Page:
Cell-based assays can be a useful tool for predicting the biocompatibility of different materials used for medical implants. Assessing the proteome of the cells involved in transplant integration, including osteoblasts, can provide important information about which processes are influenced by modifications to surface features, e.g., cellular attachment, proliferation, or differentiation, and how each of these integral processes can be optimised to increase the chances of successful integration. In a study by Merker and colleagues in Material Science & Engineering C researchers examined the response of osteoblasts to titanium implants coated with diamond nanocrystals with and without oxygen- or amino-terminated surfaces. The label-free analysis of the LC-MS/MS data showed over 2000 unique proteins, with representation from many biologically relevant Gene Ontology (GO) categories being significantly affected by the various surface modifications.
How was PEAKS used?
Peaks Studio 6.0 was used to assess LC-MS/MS data including data refinement, de novo sequencing, database search, label-free quantification, and SPIDER Homology Search. Heat maps generated in PEAKS Studio were used to identify proteins that were deferentially expressed across the treatment groups. Data exported from PEAKS was compatible with downstream analysis with various bioinformatic tools.
Merker D, Handzhiyski Y, Merz R, Kopnarski M, Reithmaier JP, Popov C, Apostolova MD. Influence of surface termination of ultrananocrystalline diamond films coated on titanium on response of human osteoblast cells: A proteome study. Mater Sci Eng C Mater Biol Appl. 2021 Sep;128:112289. doi:10.1016/j.msec.2021.112289. Epub 2021 Jul 1. PMID: 34474840.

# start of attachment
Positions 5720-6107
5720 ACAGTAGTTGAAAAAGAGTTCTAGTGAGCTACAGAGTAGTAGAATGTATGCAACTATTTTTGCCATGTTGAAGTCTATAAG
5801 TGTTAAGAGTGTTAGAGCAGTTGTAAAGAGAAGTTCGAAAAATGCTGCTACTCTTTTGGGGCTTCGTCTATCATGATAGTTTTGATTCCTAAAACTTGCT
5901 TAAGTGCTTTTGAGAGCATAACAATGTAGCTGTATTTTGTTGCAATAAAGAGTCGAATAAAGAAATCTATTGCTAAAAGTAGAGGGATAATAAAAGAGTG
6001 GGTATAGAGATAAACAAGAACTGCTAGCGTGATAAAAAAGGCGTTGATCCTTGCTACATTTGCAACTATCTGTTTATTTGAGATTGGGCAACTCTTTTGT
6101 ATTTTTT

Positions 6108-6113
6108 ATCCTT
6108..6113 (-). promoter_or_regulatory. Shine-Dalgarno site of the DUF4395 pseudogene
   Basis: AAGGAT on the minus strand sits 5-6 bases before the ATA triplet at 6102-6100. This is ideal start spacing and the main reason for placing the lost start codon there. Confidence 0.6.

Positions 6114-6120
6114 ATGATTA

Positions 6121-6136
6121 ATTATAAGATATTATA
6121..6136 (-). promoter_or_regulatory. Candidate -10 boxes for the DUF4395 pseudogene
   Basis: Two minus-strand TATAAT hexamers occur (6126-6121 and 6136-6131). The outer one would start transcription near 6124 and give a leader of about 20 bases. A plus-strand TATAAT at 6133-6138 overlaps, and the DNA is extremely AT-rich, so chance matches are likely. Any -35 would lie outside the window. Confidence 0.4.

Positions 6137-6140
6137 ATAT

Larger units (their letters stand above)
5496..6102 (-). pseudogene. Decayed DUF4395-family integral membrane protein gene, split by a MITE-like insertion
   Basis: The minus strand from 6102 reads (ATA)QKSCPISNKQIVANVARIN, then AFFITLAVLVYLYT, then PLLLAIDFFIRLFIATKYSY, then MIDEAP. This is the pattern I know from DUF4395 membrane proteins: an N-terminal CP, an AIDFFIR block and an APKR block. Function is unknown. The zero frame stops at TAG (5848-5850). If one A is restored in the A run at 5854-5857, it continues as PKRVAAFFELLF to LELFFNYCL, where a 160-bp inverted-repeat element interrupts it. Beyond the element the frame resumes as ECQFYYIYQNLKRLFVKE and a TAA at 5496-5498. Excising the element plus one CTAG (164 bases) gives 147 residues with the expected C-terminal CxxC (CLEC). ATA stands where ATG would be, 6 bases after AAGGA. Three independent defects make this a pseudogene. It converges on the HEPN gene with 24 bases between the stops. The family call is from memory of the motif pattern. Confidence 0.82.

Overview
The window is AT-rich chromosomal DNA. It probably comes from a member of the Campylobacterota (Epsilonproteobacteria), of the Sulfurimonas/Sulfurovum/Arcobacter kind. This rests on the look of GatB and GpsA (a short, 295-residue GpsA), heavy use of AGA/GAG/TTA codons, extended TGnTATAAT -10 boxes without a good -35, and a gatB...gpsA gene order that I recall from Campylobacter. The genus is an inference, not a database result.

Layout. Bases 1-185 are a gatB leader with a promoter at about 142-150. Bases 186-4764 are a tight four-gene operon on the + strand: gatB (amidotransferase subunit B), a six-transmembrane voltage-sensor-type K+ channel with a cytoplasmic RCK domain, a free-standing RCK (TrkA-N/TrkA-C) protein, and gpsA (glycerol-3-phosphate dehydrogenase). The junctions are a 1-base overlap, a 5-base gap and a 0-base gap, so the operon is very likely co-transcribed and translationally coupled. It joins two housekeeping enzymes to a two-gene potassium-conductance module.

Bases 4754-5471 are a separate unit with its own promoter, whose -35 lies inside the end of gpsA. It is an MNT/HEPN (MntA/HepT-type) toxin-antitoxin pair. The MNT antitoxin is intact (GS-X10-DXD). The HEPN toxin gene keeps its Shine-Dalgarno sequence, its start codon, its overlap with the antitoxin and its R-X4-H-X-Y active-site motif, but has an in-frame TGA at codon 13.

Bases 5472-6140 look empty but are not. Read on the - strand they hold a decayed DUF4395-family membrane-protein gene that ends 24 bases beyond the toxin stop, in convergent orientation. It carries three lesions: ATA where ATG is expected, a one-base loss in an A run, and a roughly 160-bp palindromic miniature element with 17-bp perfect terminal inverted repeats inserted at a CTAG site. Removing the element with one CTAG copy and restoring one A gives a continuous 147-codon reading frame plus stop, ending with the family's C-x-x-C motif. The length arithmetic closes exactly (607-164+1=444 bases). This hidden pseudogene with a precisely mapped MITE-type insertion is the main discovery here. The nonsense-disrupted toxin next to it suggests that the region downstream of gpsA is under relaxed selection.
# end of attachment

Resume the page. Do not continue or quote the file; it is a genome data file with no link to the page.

Successful osseointegration, i.e. the fully functional connection of patient’s bone and artificial implant depends on the response of the cells to the direct contact with the surface of the implant. The surface properties of the implant which trigger cell responses leading to its integration into the surrounding bone can be tailored by surface modifications or coating with thin layers. One potential material for such applications is ultrananocrystalline diamond (UNCD). It combines the exceptional mechanical properties of diamond with good biocompatibility and possibility of coating as thin uniform films on different substrates of biological interest. In the current work we firstly deposited UNCD films on titanium-coated substrates and applied oxygen or ammonia plasma to modify their surface properties. The as-grown and modified UNCD exhibited relatively smooth surfaces with topography dominated by rounded features. The modifications induced oxygen- or amino-terminated surfaces with increased hydrophilicity. In addition, the UNCD coatings exhibited very low coefficient of friction when diamond was used as a counterpart. As-grown and modified UNCD samples were applied to study the responses of human osteoblast MG63 cells triggered by surfaces with various terminations assessed by proteomic analysis. The results revealed that the coating of Ti with UNCD as well as the plasma modifications resulting in O- or NH2-terminated UNCD induced upregulation of proteins specific for cytoskeleton, cell membrane, and extracellular matrix (ECM) involved in the cell-ECM-surface interactions. Proteins from each of these groups, namely, vimentin, cadherin and fibronectin were further studied immunocytochemically and the results confirmed their increased abundance leading to improved cell-to-surface adhesion and cell-to-cell interactions. These findings demonstrate the potential of implant coating with UNCD and its surface modifications for better osseointegration and bone formation.